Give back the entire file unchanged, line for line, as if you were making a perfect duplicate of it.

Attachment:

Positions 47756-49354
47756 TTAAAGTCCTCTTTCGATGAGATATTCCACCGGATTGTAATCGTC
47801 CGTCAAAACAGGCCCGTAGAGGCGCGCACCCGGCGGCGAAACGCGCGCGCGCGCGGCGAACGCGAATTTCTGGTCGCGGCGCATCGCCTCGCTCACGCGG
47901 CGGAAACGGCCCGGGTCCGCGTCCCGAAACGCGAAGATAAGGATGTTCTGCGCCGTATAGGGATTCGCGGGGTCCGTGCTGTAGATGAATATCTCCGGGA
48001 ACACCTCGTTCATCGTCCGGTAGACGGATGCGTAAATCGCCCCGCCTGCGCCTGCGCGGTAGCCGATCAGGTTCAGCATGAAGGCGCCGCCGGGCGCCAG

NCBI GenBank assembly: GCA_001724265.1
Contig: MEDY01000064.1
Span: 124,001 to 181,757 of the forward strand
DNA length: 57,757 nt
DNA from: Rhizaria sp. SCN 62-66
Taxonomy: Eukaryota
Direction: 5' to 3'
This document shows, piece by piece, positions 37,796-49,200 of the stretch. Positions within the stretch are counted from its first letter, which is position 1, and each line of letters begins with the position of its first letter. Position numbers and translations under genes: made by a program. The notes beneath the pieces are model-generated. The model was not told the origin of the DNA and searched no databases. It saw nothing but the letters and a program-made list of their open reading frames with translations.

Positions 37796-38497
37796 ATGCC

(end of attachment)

Positions 47756-49354
47756 TTAAAGTCCTCTTTCGATGAGATATTCCACCGGATTGTAATCGTC
47801 CGTCAAAACAGGCCCGTAGAGGCGCGCACCCGGCGGCGAAACGCGCGCGCGCGCGGCGAACGCGAATTTCTGGTCGCGGCGCATCGCCTCGCTCACGCGG
47901 CGGAAACGGCCCGGGTCCGCGTCCCGAAACGCGAAGATAAGGATGTTCTGCGCCGTATAGGGATTCGCGGGGTCCGTGCTGTAGATGAATATCTCCGGGA
48001 ACACCTCGTTCATCGTCCGGTAGACGGATGCGTAAATCGCCCCGCCTGCGCCTGCGCGGTAGCCGATCAGGTTCAGCATGAAGGCGCCGCCGGGCGCCAG

NCBI GenBank assembly: GCA_001724265.1
Contig: MEDY01000064.1
Span: 124,001 to 181,757 of the forward strand
DNA length: 57,757 nt
DNA from: Rhizaria sp. SCN 62-66
Taxonomy: Eukaryota
Direction: 5' to 3'
This document shows, piece by piece, positions 37,796-49,200 of the stretch. Positions within the stretch are counted from its first letter, which is position 1, and each line of letters begins with the position of its first letter. Position numbers and translations under genes: made by a program. The notes beneath the pieces are model-generated. The model was not told the origin of the DNA and searched no databases. It saw nothing but the letters and a program-made list of their open reading frames with translations.

Positions 37796-38497
37796 ATGCC